Welcome to What to Read Wednesday! Thanks to everyone who keeps coming back…you’re all awesome! And if you’re here for the first time…glad you found us!
Today we have another wonderful author. Zee Monodee is not only a wonderful author, but an amazing person. Can’t tell you how much I admire her. Today Zee will be sharing information about herself, writing habits, deep dark secrets…lol…and her latest release with Noble Romance titled Calling Home from her Destiny’s Child Book series.
Congratulations on your new release Zee! Not only am I excited to get my hands on your book, but I’m excited to have you share all the details with everyone visiting today!
Hi Christine; hi everyone! It’s a pleasure and a total honor to be here today; real stoked
Can you tell today’s readers a bit about yourself?
Of course. I’m 28 years old, married for about a decade (yeah, I started early, lol!). I have an 8-year-old son, and a 12-year-old stepson. I’m from the gorgeous paradise island of Mauritius, in the southern Indian Ocean, and I am of Indian origin. But I guess everyone who’s read my bio knows this about me, so something you might not know…? I’m really short and tiny – barely 5″3 tall and I most often have to shop in children’s clothes sections. The best jeans I can get for my size are in the Boys section My maxi-dresses are half the time knee-length dresses for those ‘normal’ women whom I call Amazons though.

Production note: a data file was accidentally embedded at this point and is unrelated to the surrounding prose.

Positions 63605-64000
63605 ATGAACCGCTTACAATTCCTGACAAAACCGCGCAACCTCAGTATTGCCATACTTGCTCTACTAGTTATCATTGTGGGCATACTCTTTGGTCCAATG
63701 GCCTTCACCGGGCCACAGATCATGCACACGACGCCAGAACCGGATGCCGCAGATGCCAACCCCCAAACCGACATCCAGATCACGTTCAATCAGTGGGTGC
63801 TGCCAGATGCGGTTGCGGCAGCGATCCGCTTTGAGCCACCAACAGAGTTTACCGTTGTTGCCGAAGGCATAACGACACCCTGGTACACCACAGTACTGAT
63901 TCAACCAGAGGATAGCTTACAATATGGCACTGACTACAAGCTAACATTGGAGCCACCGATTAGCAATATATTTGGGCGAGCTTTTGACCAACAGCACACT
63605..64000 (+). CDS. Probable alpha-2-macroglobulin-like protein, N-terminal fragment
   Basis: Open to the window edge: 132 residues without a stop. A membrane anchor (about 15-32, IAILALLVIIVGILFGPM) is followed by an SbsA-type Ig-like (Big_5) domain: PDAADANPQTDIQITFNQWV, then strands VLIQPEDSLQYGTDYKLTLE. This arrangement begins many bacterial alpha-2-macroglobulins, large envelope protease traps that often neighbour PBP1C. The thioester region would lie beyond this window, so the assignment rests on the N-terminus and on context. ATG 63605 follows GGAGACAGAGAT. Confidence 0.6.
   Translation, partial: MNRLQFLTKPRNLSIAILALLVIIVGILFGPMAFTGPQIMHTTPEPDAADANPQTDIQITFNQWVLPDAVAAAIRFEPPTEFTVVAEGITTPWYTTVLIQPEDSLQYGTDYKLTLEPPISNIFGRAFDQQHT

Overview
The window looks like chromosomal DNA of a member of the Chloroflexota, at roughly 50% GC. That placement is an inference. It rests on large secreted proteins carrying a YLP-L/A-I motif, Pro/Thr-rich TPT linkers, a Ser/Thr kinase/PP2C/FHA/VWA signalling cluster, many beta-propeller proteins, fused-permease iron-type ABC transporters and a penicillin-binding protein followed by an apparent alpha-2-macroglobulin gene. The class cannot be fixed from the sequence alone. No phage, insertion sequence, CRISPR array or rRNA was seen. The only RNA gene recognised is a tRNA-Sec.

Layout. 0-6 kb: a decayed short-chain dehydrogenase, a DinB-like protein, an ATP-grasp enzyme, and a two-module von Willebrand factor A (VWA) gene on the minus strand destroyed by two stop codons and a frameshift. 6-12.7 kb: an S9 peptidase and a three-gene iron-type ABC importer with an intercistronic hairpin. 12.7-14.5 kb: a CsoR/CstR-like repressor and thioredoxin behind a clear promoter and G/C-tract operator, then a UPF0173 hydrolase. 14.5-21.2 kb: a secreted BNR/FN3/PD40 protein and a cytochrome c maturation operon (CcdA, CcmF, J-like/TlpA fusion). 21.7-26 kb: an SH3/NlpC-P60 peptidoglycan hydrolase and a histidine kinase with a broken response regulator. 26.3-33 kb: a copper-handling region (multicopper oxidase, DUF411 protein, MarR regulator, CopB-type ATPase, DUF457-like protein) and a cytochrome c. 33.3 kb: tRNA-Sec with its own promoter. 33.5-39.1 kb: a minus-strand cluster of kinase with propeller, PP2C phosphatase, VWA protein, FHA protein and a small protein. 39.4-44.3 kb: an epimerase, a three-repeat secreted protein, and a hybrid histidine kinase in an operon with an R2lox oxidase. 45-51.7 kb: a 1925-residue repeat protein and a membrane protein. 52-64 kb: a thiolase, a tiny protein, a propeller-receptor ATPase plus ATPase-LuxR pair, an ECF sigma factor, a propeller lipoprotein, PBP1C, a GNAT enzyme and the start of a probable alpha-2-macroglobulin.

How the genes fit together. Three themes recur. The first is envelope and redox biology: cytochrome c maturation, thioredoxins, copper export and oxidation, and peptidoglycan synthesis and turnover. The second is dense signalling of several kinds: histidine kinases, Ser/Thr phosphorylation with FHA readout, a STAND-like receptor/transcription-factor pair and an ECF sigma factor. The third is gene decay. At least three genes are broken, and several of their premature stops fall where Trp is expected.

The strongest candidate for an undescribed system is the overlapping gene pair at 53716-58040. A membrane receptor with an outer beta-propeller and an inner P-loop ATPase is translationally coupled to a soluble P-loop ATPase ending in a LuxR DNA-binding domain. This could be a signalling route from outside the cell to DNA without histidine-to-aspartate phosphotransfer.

The picture you provided must be one of the beautiful views on your island :) Looks gorgeous! Now back to important matters. lol Board games or video games?
Depends on the mood and weather/time. My kids love video games – they can both spend their whole time on the Playstation, and they often rope me in to play with them. Still, I also love a good dose of board games like Monopoly – nothing quite beats spending a dark, dreary, & cold afternoon in winter than with a game of Monopoly.
I don’t believe you get dark, dreary and cold days on your island paradise! What food or drink can’t you do without and why?
I’m not really a foodie. I actually can do without food – having to eat and prepare food is a total chore for me. Yes, I do get hungry, but enjoy eating? Not exactly. While I do like to pig out on junk fast food sometimes, there’s not something I really, really need to have. Unless you count soft drinks in there. I’m really good with needing to stick to a diet or so, but I cannot go for more than a week without a dose of soft drinks, preferably an ice-cold Mountain Dew. If not, then Pepsi will do. But I need that sugar rush.
Tell us a typical writing day for you.
I usually write when I know I will be able to have an uninterrupted few hours ahead of me. I can work around a lot of things – noise, bad posture, needing to write on my phone instead of the computer. But what I really cannot stomach is constant interruptions that totally kill the flow of a scene, and that’s a given when you have kids at home.
So I write when the kids are in school, during the day.